Molecular characterization of diffuse malignant peritoneal mesothelioma


Malignant peritoneal mesothelioma is a rare aggressive tumor that arises from the peritoneal lining. While recurrent BAP1 mutations have been identified in a subset of mesotheliomas, molecular characteristics of peritoneal mesotheliomas, including those lacking BAP1 alterations, remain poorly understood. Using targeted next-generation sequencing, we examined the molecular features of 26 diffuse malignant peritoneal mesotheliomas. As part of an exploratory analysis, we analyzed an additional localized peritoneal mesothelioma and one well-differentiated papillary mesothelioma with invasive foci. Genomic characterization identified categories of diffuse malignant peritoneal mesotheliomas: The first group included 18 (69%) tumors with recurrent BAP1 alterations, with eight (31%) having more than one BAP1 alterations, and concomitant alterations in PBRM1 (46%) and SETD2 (35%). All tumors with complete loss of BAP1 expression by immunohistochemistry harbored BAP1 molecular alterations. PBRM1 alterations were significantly enriched in the BAP1-altered cohort. Frequent copy number loss of BAP1, ARID1B, PRDM1, PBRM1, SETD2, NF2, and CDKN2A was noted. The second group included eight (31%) BAP1-wild-type tumors: two with TP53 mutations, one with a TRAF7 activating mutation, one with a SUZ12 inactivating mutation, and three with ALK rearrangements that we previously published. One TP53-mutant biphasic mesothelioma showed evidence of genomic near-haploidization showing loss of heterozygosity of all chromosomes except 5, 7, 16, and 20. The localized peritoneal mesothelioma harbored a nonsense CHEK2 mutation, and the well-differentiated papillary mesothelioma with invasive foci harbored no reportable variants. In conclusion, we described the genetic categories of diffuse malignant peritoneal mesotheliomas, with BAP1-mutant and BAP1-wild-type groups. Our findings implicated DNA repair, epigenetics, and cell cycle regulation in the pathogenesis of peritoneal mesotheliomas, with identification of potential therapeutic targets.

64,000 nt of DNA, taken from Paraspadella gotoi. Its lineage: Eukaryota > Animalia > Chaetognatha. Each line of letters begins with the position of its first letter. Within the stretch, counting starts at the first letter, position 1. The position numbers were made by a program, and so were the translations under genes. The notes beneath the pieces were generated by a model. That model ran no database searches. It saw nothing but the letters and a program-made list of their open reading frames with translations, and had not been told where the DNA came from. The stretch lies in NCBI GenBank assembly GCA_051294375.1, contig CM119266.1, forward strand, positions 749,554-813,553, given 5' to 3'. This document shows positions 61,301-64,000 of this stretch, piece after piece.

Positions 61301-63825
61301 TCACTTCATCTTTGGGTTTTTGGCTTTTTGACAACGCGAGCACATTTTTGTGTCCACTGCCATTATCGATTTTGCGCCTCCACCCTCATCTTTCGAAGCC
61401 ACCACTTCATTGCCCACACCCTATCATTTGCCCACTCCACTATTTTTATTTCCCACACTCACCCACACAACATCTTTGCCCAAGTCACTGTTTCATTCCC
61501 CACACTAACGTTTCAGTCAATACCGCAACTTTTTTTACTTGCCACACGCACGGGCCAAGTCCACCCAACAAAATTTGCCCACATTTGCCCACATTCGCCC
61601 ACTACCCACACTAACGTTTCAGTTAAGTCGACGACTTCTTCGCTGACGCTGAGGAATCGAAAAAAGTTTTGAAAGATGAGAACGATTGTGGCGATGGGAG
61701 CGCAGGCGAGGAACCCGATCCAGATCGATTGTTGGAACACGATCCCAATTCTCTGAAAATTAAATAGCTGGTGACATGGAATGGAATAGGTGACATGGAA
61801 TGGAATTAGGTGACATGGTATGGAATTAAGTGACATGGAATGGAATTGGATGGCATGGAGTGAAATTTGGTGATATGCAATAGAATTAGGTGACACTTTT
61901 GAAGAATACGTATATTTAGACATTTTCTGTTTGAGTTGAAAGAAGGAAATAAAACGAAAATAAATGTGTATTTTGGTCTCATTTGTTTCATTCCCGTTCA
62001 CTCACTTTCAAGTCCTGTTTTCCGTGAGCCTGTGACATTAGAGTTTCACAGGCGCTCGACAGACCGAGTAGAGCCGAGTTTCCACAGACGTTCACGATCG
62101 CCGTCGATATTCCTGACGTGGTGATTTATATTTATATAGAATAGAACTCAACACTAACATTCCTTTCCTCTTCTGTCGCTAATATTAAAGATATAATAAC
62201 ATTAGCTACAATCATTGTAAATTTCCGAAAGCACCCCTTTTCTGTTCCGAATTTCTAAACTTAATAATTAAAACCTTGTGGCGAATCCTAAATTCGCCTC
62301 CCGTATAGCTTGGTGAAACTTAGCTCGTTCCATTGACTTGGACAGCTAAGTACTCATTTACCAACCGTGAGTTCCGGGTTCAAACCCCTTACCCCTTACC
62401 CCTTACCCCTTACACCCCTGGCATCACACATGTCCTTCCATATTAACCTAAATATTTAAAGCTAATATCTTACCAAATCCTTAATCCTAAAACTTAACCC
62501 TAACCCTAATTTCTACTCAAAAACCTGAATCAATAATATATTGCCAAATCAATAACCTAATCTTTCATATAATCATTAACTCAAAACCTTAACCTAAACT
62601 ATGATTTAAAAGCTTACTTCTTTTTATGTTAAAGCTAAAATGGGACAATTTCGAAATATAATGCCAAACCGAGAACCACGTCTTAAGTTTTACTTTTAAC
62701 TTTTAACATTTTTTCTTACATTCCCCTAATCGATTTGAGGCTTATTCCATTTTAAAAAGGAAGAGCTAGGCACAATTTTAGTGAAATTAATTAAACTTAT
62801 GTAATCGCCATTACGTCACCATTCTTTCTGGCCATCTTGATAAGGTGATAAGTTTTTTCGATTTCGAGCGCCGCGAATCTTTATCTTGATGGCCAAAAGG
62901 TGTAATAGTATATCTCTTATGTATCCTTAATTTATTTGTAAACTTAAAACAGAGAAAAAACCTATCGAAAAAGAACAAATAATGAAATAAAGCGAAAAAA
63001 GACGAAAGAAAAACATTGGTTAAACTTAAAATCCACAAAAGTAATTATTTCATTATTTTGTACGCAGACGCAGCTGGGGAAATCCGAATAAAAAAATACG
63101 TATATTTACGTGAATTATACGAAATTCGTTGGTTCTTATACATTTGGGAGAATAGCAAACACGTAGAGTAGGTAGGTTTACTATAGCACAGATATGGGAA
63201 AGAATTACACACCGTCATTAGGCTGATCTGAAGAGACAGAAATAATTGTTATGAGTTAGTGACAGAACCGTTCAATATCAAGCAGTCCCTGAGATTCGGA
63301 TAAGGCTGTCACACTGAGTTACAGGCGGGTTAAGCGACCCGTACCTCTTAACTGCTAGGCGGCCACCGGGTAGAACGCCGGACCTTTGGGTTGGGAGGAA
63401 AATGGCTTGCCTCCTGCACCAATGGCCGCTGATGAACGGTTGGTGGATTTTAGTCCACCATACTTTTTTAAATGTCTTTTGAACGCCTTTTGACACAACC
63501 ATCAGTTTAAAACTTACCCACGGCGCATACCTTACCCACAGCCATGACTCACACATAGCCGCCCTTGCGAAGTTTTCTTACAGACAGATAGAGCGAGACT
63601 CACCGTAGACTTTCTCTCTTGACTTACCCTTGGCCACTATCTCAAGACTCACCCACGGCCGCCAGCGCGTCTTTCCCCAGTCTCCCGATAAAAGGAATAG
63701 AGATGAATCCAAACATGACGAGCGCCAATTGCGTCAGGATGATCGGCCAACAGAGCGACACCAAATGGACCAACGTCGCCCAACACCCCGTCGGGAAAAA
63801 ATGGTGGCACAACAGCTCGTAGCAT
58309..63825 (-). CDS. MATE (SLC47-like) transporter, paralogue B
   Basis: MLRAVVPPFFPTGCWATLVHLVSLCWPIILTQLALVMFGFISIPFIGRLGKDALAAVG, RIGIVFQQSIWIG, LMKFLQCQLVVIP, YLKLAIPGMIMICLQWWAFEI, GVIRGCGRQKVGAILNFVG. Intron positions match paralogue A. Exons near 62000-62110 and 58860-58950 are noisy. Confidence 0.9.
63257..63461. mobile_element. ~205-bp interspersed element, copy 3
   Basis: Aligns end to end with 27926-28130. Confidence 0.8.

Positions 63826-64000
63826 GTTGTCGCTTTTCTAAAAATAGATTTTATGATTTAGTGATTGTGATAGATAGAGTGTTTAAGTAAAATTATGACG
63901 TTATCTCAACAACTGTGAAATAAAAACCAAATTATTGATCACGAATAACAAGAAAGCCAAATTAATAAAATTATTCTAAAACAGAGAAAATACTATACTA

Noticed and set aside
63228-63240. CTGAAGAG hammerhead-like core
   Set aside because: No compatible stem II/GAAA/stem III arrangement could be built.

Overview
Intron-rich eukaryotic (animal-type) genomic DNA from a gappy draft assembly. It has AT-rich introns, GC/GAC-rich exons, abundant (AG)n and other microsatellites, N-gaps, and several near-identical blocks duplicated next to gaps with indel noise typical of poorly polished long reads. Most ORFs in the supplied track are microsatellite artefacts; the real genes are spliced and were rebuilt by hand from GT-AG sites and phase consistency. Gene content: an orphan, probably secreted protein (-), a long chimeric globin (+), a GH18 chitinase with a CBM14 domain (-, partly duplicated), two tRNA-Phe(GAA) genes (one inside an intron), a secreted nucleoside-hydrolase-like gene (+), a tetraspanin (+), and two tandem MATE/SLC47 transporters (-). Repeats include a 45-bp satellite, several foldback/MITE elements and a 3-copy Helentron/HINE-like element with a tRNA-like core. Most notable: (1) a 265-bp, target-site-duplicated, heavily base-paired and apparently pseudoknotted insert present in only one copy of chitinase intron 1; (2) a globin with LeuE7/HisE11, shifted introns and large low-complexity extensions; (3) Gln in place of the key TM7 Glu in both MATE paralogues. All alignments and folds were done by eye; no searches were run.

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Fig. 1: Landscape of clinicopathologic and molecular features of peritoneal mesotheliomas in this study.
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We thank Ms. Mei Zheng and the immunohistochemistry laboratory; Ms. Michele Baltay at the Center for Advanced Molecular Diagnostics, Brigham and Women’s Hospital, for technical support.

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Correspondence to Yin P. Hung or Lucian R. Chirieac.

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There is no disclosure from YPH, FD, MT, and CPC. RB has served on the Advisory boards for Myriad, Exosome Diagnostics, and CollaboRx and received support from the National Cancer Institute and investigator-initiated industry grants from Castle Biosciences, Exosome Diagnostics, Genentech-Roche, Gritstone, HTG, Merck, Myriad, Novartis, PamGene, Siemens, Verastem, MedGenome, and Epizyme. LRC undertakes medicolegal work related to mesothelioma. All financial disclosures listed above do not apply to the current study, which is not associated with a specific source of funding.

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Hung, Y.P., Dong, F., Torre, M. et al. Molecular characterization of diffuse malignant peritoneal mesothelioma. Mod Pathol 33, 2269–2279 (2020).

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